Back-to-back indie flicks by first-time directors, both about an eighteen-year-old young man trying to find his place in the world, and yet Indignation bears almost no resemblance to Closet Monster. Where Closet Monster features a quirky and original style, camera work, music and content, Indignation couldn’t be more traditional. Its old-fashioned cinematography, score and style match its period setting of 1951 Ohio. For me, this is not a bad thing. Indeed, while I also liked Closet Monster, I liked Indignation much more.
Written and directed by James Schamus, based on the novel by Philip Roth, Indignation gives us a year or so in the life of Marcus Messner (Logan Lerman), a deep thinker and a serious and courteous young man. Marcus grew up in Newark, the only child of a butcher and his wife, both devout Jews. But Marcus has given up on religion, calling himself an atheist. So he’s not impressed when the college he chooses to attend (Winesburg College in Ohio) requires regular chapel attendance and provides him with two Jewish roommates.
The roommates, in turn, are not impressed when Marcus goes on a date with the beautiful and mysterious Olivia Hutton (Sarah Gadon), leading to tensions that will eventually result in a very long visit to Dean Caudwell's (Tracy Letts) office, which may be my favourite scene of the year. Indignation has a number of marvellous scenes, each one featuring brilliant acting and dialogue (most of the film is dialogue) and wonderful close-up cinematography. These scenes make the film feel like it’s more about the pieces than the whole, which would be a major flaw in most films, but in this case I found it original and uniquely compelling.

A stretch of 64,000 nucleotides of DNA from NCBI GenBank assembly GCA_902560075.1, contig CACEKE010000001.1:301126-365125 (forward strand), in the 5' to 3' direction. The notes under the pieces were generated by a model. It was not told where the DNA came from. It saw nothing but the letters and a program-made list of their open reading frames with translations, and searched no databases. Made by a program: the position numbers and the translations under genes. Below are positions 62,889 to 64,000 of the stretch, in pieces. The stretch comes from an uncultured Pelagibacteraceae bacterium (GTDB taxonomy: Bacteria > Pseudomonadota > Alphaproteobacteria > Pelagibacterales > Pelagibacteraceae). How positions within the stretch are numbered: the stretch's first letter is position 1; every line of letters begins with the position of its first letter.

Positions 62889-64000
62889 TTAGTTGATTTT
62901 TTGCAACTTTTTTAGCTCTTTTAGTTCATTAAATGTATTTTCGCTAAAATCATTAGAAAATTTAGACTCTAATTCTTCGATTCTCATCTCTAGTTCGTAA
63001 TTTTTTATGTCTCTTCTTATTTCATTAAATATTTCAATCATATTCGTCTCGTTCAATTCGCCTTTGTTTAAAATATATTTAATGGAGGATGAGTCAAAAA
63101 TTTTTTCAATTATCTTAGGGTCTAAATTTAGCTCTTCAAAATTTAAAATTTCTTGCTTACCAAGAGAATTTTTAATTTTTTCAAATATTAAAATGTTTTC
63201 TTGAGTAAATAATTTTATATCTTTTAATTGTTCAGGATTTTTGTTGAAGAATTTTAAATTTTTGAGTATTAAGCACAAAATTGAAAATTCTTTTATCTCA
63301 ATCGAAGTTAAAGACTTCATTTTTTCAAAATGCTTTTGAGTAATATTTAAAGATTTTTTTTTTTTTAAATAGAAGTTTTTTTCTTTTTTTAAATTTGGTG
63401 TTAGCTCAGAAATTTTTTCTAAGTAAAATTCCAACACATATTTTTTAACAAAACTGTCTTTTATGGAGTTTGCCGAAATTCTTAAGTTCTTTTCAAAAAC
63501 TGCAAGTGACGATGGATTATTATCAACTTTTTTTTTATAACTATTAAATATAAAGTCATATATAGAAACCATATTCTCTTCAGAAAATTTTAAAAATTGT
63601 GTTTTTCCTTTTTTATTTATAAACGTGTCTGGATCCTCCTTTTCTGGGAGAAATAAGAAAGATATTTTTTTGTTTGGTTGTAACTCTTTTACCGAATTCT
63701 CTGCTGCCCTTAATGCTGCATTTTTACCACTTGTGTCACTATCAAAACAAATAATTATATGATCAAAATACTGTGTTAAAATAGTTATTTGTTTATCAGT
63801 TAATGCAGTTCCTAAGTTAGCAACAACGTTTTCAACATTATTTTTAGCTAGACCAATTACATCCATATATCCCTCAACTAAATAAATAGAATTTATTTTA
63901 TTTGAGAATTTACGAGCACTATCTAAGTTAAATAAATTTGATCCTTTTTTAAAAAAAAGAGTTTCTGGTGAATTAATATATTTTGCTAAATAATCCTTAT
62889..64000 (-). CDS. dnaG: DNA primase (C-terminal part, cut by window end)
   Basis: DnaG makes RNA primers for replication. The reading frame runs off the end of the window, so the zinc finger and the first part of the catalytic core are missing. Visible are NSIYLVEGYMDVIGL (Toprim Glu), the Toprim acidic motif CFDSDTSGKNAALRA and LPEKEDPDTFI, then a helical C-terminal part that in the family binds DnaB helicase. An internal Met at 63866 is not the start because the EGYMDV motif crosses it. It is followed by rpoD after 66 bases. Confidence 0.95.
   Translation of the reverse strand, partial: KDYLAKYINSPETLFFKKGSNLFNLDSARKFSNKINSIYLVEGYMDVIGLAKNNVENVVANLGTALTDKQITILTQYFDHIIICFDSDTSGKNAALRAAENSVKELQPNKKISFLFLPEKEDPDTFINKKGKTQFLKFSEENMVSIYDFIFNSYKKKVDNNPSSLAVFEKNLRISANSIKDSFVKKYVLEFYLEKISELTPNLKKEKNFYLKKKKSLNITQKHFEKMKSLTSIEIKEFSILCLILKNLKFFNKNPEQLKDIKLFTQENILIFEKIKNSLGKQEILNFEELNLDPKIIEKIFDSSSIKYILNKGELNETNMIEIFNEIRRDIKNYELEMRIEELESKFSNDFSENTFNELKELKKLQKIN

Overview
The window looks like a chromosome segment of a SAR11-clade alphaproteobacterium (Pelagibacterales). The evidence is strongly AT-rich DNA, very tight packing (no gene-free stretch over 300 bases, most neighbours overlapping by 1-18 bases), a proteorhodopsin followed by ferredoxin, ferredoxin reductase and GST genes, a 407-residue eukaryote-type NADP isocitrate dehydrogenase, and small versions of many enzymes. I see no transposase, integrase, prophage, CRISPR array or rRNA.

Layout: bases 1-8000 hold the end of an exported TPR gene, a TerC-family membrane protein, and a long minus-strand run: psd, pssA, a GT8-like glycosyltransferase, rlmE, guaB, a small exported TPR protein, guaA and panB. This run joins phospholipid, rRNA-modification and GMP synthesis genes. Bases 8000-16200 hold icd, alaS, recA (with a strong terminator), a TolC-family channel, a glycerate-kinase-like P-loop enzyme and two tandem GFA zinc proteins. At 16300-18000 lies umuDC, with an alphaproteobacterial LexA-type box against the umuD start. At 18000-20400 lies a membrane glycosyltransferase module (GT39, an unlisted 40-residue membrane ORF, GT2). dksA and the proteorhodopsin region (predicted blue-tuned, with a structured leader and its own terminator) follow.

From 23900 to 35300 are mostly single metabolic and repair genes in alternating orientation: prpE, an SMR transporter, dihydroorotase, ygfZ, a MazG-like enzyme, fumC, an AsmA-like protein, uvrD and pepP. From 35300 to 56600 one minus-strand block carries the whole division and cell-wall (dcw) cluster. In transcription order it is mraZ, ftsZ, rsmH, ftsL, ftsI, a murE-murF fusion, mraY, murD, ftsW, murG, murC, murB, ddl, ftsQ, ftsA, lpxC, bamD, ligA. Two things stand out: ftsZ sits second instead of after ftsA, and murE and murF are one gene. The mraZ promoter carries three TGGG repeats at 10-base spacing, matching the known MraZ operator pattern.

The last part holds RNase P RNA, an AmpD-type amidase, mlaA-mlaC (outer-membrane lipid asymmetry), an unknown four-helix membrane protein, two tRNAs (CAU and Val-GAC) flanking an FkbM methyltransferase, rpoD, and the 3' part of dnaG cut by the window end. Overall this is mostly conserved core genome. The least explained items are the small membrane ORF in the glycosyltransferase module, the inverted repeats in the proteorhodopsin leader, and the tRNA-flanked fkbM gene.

Two of those terrific conversations are between Marcus and his mother (Linda Emond), who comes to visit Marcus in the hospital following an appendectomy. Those conversations will have far-reaching consequences, but I will say no more about the plot.
Some critics find Indignation too self-serious and too slow, but I felt that the film’s carefully-structured style perfectly mirrored the personality of the protagonist, adding to my engagement with the film. Janelle didn’t like the film as much as I did. Like some critics, she wasn’t sure about the point of the film. I won’t divulge my thoughts on that here, except to say that I can see how Indignation is not a film that will appeal to everyone. But it pushed all the right buttons for me. This quiet, melancholy, funny, intelligent and thought-provoking drama gets an easy **** and will almost certainly make my top ten of 2016. My mug is up!